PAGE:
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Sticking with Your Routine in the Winter

Posted 1/19/2016 by UHBlog

If cold weather is your excuse to skip workouts, talk to us about exercise options that inspire you to move.

Sticking With Your Routine in the Winter

A lot of athletes want to hibernate through winter’s cold and darkness. But sticking to your exercise routine in the colder months can set you up for success, says sports medicine specialist Amanda Weiss Kelly, MD.

“You’ll feel better about yourself and the fact that you got your exercise in,” she says. “That can carry you through the rest of the day and help you feel like you accomplished your goals.”

Still, she understands that many people avoid exercising outdoors because it's too cold or they feel unsafe in the dark by themselves. To overcome fading motivation, Dr. Weiss Kelly recommends that you:

  • Rise and Shine – When you work out in the morning, there’s less likelihood that other things will get in the way.
    “Things tend to pile up during the day,” she says. “If you get up and get it done, it’s one less thing to have to address later.”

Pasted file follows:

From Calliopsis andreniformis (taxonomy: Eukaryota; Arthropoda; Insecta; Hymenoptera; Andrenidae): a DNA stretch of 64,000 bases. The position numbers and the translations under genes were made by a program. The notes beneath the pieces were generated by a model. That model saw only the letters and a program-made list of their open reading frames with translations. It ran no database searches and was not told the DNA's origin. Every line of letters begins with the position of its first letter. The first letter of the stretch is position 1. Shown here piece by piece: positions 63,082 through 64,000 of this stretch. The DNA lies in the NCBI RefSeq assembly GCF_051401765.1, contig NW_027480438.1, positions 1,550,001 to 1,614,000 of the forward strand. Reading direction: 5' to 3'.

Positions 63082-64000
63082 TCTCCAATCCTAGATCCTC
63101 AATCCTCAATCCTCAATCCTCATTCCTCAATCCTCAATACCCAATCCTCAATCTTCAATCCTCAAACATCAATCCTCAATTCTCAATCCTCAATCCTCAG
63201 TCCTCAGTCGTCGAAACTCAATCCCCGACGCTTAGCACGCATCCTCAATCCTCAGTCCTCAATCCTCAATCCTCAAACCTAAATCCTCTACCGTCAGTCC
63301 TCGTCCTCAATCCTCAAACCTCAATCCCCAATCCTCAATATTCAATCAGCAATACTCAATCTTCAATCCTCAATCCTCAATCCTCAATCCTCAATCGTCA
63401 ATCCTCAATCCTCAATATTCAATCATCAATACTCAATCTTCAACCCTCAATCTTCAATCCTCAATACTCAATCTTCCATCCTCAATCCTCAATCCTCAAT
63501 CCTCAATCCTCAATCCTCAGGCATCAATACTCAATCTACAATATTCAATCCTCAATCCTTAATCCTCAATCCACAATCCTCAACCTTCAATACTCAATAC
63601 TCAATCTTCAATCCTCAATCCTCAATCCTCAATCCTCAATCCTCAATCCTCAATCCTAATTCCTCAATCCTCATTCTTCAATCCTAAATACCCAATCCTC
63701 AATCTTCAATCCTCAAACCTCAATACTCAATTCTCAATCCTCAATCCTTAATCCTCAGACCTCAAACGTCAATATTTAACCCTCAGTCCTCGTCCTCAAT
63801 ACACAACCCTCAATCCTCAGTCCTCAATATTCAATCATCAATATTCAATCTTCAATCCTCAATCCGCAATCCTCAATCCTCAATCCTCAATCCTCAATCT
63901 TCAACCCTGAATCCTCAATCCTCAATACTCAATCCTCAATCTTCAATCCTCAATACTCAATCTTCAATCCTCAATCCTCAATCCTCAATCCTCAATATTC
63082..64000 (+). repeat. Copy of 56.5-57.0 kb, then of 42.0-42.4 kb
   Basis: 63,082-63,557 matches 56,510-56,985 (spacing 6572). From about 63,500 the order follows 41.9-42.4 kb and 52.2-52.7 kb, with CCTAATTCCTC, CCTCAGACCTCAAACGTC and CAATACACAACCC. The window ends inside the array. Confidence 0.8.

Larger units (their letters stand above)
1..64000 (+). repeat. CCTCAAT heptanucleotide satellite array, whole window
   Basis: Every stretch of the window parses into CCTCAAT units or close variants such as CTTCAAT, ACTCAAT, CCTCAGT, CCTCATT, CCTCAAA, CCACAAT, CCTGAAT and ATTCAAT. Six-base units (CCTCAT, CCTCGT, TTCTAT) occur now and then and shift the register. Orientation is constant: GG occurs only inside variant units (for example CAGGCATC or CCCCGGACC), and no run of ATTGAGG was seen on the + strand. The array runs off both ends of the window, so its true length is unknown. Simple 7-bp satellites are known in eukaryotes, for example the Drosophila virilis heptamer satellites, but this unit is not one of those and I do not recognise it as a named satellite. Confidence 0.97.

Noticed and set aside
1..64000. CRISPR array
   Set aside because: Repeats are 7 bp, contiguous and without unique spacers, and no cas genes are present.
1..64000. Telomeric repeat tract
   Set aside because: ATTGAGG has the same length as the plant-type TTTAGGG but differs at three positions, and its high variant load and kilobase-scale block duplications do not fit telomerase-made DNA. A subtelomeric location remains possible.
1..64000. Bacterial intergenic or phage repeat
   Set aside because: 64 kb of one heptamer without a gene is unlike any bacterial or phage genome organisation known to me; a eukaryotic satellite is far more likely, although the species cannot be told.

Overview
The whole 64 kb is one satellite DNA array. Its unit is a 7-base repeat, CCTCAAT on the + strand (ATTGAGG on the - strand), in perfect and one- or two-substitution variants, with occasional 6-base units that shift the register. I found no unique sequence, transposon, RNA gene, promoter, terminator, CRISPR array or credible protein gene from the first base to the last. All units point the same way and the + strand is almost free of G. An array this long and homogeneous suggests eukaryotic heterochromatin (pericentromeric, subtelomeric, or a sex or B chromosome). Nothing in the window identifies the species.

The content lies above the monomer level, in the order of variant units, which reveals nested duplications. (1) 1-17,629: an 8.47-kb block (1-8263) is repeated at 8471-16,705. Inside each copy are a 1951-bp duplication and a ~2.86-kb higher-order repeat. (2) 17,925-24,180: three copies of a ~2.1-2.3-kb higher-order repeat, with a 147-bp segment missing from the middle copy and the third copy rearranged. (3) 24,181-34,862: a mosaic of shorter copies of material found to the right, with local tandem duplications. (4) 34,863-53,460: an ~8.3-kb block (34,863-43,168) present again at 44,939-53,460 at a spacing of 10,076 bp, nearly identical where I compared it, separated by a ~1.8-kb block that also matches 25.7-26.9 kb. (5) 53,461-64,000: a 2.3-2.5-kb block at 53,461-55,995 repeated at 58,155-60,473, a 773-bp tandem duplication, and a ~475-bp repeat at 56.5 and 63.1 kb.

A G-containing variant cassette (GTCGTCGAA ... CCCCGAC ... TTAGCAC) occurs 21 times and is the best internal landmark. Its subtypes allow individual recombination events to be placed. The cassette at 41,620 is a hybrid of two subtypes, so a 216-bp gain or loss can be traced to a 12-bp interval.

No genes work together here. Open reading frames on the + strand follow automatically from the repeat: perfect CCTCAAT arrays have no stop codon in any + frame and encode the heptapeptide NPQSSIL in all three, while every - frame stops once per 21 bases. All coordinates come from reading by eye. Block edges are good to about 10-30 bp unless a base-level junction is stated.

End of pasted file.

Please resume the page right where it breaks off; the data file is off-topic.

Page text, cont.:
• Find an Exercise Buddy – When you plan to meet someone else, you feel accountable.
    “You’re less likely to leave them standing outside when you know it’s cold and dark outside,” she says.
  • Change It Up – If crunchy snow and ice become hazardous to your running regiment, consider cycling on your indoor stationary bike or climbing the stairs in your house or apartment. For those who can afford it, you might want to join a gym for a few months or take exercise classes periodically so that you maintain your fitness goals, says Dr. Weiss Kelly.
    “I tell my patients to watch something they like on Netflix or TV while they're on the treadmill or elliptical,” she says. “You get your exercise and entertainment at the same time.”
  • Stick with Your Routine – “Studies show that if you get off your schedule, you're less likely to get back on track,” she says.
    Plus, you have to start from scratch to re-develop your exercise habit, which can take anywhere from six to eight weeks.
    “It’s hard to do and it won't feel natural at first," says Dr. Weiss Kelly about that two month period. Instead, she suggests you play mind games with yourself to keep your fitness routine intact.
    “If you don't feel like working out on any given day, tell yourself that you are just going to do 15 minutes," she says. "Usually you will feel good after 15 minutes and continue the workout. But if not, give yourself a break and take a rest.”

Amanda Weiss Kelly, MD is the division chief, Pediatric Sports Medicine at University Hospitals Rainbow Babies and Children’s Hospital. You can request an appointment with Dr. Weiss Kelly or any other University Hospitals doctor online.

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